Chloral hydrate - information sheet

1,1-Ethanediol, 2,2,2-trichloro-
CAS Registry Number 302-17-0

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Overview

  • The Government of Canada conducted a science-based evaluation of chloral hydrate, called a screening assessment, to address the potential for harm to Canadians and to the environment.
  • Under the Canadian Environmental Protection Act, 1999 (CEPA 1999), the risk posed by a substance is determined by considering both its hazardous properties (its potential to cause adverse human health or ecological effects) and the amount of exposure there is to people or to the environment. A substance may have hazardous properties; however, the risk to human health or to the environment may be low depending upon the level of exposure.
  • In the case of chloral hydrate, the substance has hazardous properties; however, exposure to Canadians is low. It is concluded that chloral hydrate is not harmful to human health or to the environment.

About this substance

  • This screening assessment focuses on the substance 1,1-Ethanediol, 2,2,2-trichloro-, also called chloral hydrate.
  • This substance was assessed as part of the third phase of the Chemicals Management Plan (CMP) and was classified as having a low exposure and hazard potential using the Ecological Risk Classification of Organic Substances Approach. More information on the exposure and hazard classifications can be found in that approach document.
  • Chloral hydrate does not occur naturally in the environment. In Canada, chloral hydrate is primarily found as a disinfection by-product in chlorinated drinking water.
  • Chloral hydrate is used as an active ingredient in prescription drugs used as sedatives and hypnotics, and as a medicinal ingredient in natural health products licensed as homeopathic medicines.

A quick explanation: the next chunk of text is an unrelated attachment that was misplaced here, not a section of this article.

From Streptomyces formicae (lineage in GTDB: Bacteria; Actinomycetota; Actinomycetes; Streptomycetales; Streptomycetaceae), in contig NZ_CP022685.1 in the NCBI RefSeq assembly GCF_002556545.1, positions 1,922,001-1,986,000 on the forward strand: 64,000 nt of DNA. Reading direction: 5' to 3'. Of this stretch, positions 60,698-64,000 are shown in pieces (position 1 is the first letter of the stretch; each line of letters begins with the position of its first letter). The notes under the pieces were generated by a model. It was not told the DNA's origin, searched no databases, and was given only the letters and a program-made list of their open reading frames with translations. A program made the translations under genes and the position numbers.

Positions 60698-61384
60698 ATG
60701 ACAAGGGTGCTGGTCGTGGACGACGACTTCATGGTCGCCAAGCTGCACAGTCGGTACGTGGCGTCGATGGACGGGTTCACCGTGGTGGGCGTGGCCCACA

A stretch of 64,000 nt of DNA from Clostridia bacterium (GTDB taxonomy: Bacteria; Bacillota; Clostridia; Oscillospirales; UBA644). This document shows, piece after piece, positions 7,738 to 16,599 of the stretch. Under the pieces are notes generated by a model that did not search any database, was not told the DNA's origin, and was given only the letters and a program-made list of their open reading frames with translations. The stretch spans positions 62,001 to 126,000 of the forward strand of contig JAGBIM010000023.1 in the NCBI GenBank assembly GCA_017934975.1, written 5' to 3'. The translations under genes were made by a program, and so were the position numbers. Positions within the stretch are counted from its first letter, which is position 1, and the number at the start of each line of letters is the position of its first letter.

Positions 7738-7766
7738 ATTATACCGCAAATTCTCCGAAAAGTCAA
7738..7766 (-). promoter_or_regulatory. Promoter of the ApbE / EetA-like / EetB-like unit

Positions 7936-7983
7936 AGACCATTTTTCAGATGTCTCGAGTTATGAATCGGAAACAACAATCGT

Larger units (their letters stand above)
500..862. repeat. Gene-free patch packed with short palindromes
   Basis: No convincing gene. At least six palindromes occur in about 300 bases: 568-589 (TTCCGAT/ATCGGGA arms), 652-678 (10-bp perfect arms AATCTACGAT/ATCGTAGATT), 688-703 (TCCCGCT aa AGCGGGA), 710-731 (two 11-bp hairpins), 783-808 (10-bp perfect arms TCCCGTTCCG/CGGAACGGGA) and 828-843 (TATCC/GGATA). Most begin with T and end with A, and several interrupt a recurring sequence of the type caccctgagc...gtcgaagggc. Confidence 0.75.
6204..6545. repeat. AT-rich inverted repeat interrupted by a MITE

• It is also used in industrial metal plating.
  • Based on the most recent data, most commercial chloral hydrate is imported into Canada although a small quantity is manufactured in the country.

Exposure of Canadians and the environment

  • Canadians may primarily be exposed to chloral hydrate from its presence as a disinfection by-product in drinking water, although these exposures are considered to be minimal.
  • Exposure of Canadians is not expected to occur from the use of chloral hydrate in the metal plating industry.
  • Chloral hydrate was classified as having a low ecological exposure potential.

Key health and ecological effects (hazard)

  • Chloral hydrate was previously assessed by Health Canada through the Federal-Provincial-Territorial Committee on Drinking Water and a Guidance Document on Chloral Hydrate in Drinking Water was published. The important or “critical” effects considered for human health are adverse effects on the liver. This information was used as the basis of this screening assessment.
  • The guidance document determined that the amount of chloral hydrate found in drinking water is well below the level at which health effects may be observed. More recent drinking water surveys further confirm this finding.